My Uncle Bob always sends my family a generous box of Indian River citrus at Christmastime. I immediately scarf down the fist sized navel oranges, and share the mandarins only with people I really like. The kids and I casually munch through the cara caras, the clementines, and the tangerines, which may or may not find their way into the toes of stockings Christmas eve. Santa, by way of Uncle Bob. But the grapefruits? They languish. One or two of them get tossed into a salad with mustard vinaigrette and cubed avocado. I usually eat one, halved and painstakingly sectioned, for breakfast, before deciding that they are too much work to face before caffeine. And then it is February, and they aren’t looking so hot.
So grapefruit jam. I was going to make grapefruit marmalade, but Marisa McClellan, of the gloriously aspirational Food in Jars blog, convinced me to go the jam route because I wasn’t sure whether the grapefruit skins had been sprayed with pesticides or waxed, and also because my husband doesn’t like marmalade. She was very firm on this second point.
I began by suprêming 4 grapefruits. Supreming is one of the fussier kitchen chores out there, but once you get into a rhythm, it can be quite soothing, like kneading dough or chopping lots and lots of onions. Take a grapefruit, slice about a quarter inch off the top and bottom, enough to get down to through the pith to the flesh. Then set the grapefruit down on a cutting board, and with a curving cut from the top down, take the peel and pith off the sides in strips. You will be left with a naked grapefruit.
Next, holding the denuded fruit over a bowl in your non-dominant hand, slide a knife right next to one of the segment membranes, then again next to the membrane on the other side of the segment, which should release the segment into the bowl. Cut down on the opposite side of them membrane to release it from the next segment, and push it aside, like turning the page of a book. Slice alongside the next membrane to release the second segment, and repeat. Times 4 grapefruits. Hopefully you put on some music when you started.
Once this is done, you’ve done the hard work of making the jam. You’ll want to pick out the pits as you come across them (mine weren’t too seedy) but otherwise, it is just fruit, sugar, flavorings, 220 degrees. I just poured mine into a jar to keep in the fridge, where it will keep for a month or two, if it isn’t spread on English muffins and dolloped on top of goat cheese crostini.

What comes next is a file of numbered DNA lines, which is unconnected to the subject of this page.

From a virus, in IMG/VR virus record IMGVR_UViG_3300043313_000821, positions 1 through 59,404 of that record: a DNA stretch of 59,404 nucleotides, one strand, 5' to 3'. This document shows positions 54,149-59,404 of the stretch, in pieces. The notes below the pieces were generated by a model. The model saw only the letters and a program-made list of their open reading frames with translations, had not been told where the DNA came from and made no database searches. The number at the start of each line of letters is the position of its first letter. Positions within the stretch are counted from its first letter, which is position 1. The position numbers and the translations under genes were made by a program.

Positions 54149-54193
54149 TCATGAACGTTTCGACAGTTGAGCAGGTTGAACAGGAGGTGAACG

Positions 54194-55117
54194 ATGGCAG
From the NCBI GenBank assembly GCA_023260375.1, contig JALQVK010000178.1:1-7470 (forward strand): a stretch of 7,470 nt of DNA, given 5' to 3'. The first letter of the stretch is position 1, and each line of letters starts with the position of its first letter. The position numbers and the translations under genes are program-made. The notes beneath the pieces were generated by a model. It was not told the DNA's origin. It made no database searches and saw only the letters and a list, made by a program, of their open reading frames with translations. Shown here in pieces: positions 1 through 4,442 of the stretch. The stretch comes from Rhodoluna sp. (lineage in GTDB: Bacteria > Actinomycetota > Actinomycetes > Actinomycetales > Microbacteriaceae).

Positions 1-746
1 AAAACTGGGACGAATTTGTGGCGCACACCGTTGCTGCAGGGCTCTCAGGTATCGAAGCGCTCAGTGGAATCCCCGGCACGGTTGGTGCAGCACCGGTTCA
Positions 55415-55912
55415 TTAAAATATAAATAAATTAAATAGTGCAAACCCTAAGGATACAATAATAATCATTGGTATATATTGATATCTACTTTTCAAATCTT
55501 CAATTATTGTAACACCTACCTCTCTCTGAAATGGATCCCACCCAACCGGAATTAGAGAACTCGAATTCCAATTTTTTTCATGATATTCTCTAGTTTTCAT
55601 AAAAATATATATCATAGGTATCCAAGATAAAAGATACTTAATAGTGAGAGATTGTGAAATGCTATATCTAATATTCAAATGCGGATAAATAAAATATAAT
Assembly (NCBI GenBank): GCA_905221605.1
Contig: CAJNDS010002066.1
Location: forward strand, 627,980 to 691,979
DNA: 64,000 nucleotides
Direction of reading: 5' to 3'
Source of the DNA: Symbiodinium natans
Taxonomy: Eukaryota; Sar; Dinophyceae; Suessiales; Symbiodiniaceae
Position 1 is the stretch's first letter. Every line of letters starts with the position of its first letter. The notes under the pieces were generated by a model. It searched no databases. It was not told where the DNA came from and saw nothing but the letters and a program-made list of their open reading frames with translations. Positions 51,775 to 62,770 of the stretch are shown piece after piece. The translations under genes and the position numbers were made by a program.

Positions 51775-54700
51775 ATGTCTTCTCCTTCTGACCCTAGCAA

While I was cooking the jam I started a teeny little fire by letting the end of the dishtowel in which I wrapped my flavorings get too close to the flame. I put it right out, but a tidal wave of a memory flooded over me as I did so: my friend Thalia, sitting at my kitchen counter, admonishing me for leaving dishtowels too close to the burners. Thalia was a friend and mentor, professionally. We shared a book club and worked down the hall from each other at my old law firm. We had many things in common, among them a life changing cancer diagnosis over the same weekend in February of 2008. But I recovered, eventually, and Thalia didn’t. She died in January of 2009.
So I stood over the stove, scorched towel now sensibly tucked away, with my mind cranking far faster than my wrist was stirring. I really don’t like the current language that we use to talk about people who have had cancer. Survivors. Heros. Role Models. The words are nice, and positive, and well-meaning, but what if you aren’t a survivor? Did you not try hard enough?
My experience with fighting cancer was very passive. I showed up. The surgeries, the medicines, the radiation all made me feel like crap, but it didn’t take heroic strength to get through it. I just checked out of my day to day life. So when people say that I’m a hero when learning about my multiple rounds of cancer combat, my thoughts go to Thalia. I don’t know if she’s a hero either. The facts are just that we both showed up, and my treatments worked, and hers didn’t.
That’s what I was thinking about while I stirred my bubbling jam. Which is delicious.
Ginger Grapefruit Jam
adapted from Marisa McClellan
Makes a pretty jarful….1 ½ pints?
4 large grapefruits, red or yellow
1 ½ cups granulated sugar
¼ teaspoon salt
1 half-inch slice of fresh ginger
Supreme the grapefruits over a large bowl to catch the juice and segments together. As pits appear, fish them out and set them aside. You should have roughly 3 cups of membrane-free grapefruit and juice when you are done.
Transfer the fruit and juice to a heavy-bottomed saucepan (hey! Who you callin’ heavy bottomed?) and add the sugar and salt. Take the pits you carefully collected, and the slice of ginger, and bundle them in a piece of cheesecloth or a loose-weave dishtowel and nestle among the grapefruit*
Bring the jam up to boil, stirring occasionally, and stick in a candy thermometer. Continue to cook at a steady boil until the thermometer reads 220 degrees.
Transfer to a clean glass jar and cool on the countertop. Refrigerate for up to 2 months.
*Or toss the pits, and chuck the ginger in to the simmering jam, then fish it out again. However, if you do this, consider bringing the jam up to 225 or higher, since the pits won’t be giving up their copious pectin and the jam might not gel as firmly. Cooking it to a higher temp with evaporate more water, hedging your bets.